Walmart has similarly suffered the slings and arrows of bad publicity when a small number of intrepid employees spoke publicly about what they claimed were unacceptable working conditions. Early in April a 21-year-old cashier at a Walmart in New Orleans, Maya Smith, walked out of her workplace in protest. She aired her grievances against Walmart on New Orleans Public Radio, claiming that the company forbade its workers to wear masks and gloves, even those who “interacted with everyone” and had to “touch everything.” “It’s really unsafe and unsanitary to be working in those conditions, knowing what’s going on,” she charged.
Ms. Smith is indicative of countless women and men in similar situations. People who are essential workers – but who nevertheless are low wage workers not afforded even the few scant health care protections recommended by government agencies during the virus crisis. Walmart is the largest employer of African Americans and Latinx workers in the country. The problem is, of course, the usual one. Even in the best of times, not to speak of during a pandemic, low wage workers organizing on their own behalf is difficult, extremely difficult. Union membership now is small, and Income inequity has increased during the time of Trump, not decreased, which makes it even harder for workers like these to fight for their rights. There are organizations such as United for Respect (UFR), which describes itself as a “multiracial national nonprofit organization fighting for big and bold policy change” that will improve the “lives of people who work in retail.” But the mountain it hopes to scale is high. Safe to say that while UFR protesters have made a very, very small dent in the nation’s conscientiousness, on the nation’s conscience, they are not in any case on Trump’s radar.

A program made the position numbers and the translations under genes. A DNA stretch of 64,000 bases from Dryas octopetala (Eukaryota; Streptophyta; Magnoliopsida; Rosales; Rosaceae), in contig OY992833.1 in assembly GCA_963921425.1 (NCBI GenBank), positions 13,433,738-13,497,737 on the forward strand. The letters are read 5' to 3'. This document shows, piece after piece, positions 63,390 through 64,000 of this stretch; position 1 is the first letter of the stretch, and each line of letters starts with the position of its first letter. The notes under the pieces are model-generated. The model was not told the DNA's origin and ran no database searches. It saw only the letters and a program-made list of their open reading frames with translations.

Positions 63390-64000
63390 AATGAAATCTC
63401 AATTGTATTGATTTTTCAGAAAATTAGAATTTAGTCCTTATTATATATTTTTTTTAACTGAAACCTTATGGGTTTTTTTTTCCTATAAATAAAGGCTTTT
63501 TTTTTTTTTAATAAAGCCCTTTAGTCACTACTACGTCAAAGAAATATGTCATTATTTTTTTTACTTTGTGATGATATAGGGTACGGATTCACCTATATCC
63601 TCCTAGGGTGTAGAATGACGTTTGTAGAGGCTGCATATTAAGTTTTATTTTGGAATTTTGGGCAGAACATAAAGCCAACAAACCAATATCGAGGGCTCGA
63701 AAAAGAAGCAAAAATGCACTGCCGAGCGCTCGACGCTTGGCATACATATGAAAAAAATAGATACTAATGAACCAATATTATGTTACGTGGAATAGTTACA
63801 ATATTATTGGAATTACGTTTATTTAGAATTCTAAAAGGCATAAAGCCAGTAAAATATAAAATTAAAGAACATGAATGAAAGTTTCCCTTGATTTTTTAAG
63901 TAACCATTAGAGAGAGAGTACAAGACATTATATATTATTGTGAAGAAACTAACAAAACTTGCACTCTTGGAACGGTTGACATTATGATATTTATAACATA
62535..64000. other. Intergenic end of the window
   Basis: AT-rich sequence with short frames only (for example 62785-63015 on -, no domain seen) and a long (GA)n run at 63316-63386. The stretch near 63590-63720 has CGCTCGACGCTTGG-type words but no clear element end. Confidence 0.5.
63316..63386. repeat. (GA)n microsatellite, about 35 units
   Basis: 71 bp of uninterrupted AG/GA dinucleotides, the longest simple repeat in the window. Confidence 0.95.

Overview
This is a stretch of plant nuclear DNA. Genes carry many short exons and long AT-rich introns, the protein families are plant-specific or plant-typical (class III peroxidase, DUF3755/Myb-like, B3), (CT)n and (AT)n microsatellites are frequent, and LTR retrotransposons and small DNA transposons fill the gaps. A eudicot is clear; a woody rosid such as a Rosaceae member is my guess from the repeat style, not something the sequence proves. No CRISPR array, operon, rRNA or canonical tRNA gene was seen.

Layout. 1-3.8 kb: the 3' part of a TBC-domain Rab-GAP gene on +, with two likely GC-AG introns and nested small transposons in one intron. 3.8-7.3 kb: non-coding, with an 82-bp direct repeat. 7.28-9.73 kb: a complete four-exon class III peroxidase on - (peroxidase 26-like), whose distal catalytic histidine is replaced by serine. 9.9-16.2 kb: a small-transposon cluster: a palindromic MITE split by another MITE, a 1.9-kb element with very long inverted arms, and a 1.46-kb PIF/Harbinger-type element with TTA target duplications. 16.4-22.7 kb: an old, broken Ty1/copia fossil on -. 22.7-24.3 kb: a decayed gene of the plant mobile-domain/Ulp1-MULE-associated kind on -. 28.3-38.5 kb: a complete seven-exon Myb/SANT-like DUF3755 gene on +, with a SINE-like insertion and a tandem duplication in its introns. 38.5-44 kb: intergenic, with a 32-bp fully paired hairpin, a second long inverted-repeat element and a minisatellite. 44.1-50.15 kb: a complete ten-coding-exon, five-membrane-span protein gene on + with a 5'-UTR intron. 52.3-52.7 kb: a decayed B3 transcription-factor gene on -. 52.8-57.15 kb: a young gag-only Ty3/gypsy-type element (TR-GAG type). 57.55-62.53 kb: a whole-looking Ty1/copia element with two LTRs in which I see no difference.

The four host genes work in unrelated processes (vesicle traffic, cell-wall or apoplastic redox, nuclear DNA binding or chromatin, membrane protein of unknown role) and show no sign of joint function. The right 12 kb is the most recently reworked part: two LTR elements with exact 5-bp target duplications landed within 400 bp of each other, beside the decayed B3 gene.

Protesters that are on Trump’s radar are some like those in Michigan who in mid-April decided they were tired of their governor, Democrat Gretchen Whitmer, telling them what to do and when to do it. They were tired, in other words, of being told to stay in the house and away from work until such time as the government rescinded its restrictions. In fact, so many were so fed up that thousands clogged the streets of the state capitol, Lansing, demanding they be free to get out and do what they want when they want. The Washington Post described the scene this way: “They drowned [the] downtown in a cacophony of honking. They blared patriotic songs from car radios, waving all sorts of flags from the windows – President Trump flags, American flags and the occasional Confederate flag …. Many got out of their cars and crashed the front lawn of the capitol building, with some chanting, “Lock her up!” and “We will not comply.”
The protest in Michigan – which was not, incidentally, the only one of its kind – was large enough and noisy enough to get the nation’s attention. Though a majority of Michigan residents continued to support Whitmer’s handling of the virus crisis, right wing groups promoted the event through e mails and social media posts, Fox News covered the event all day long including in prime time, and, in spite of the fact that the protesters in Michigan flagrantly violated his own administration’s guidelines, President Donald Trump could not help himself. He could not resist. His inordinately divisive tweet? “LIBERATE MICHIGAN!”
Again, pandemics and protests are not natural allies. Protests suffocate when they are deprived of fresh air. And protestors stay away when a virus requires they stay in. Still, “not natural allies” does not mean outright enemies. Low wage workers are being heard at least by some of the people some of the time. And as it turned out, those protesters in Michigan were at the vanguard of men and women nationwide itching to get out and “open the country back up.” Think of them as Trump’s troops – shouting from the streets of Lansing that which even he dared not shout from the corridors of Washington power.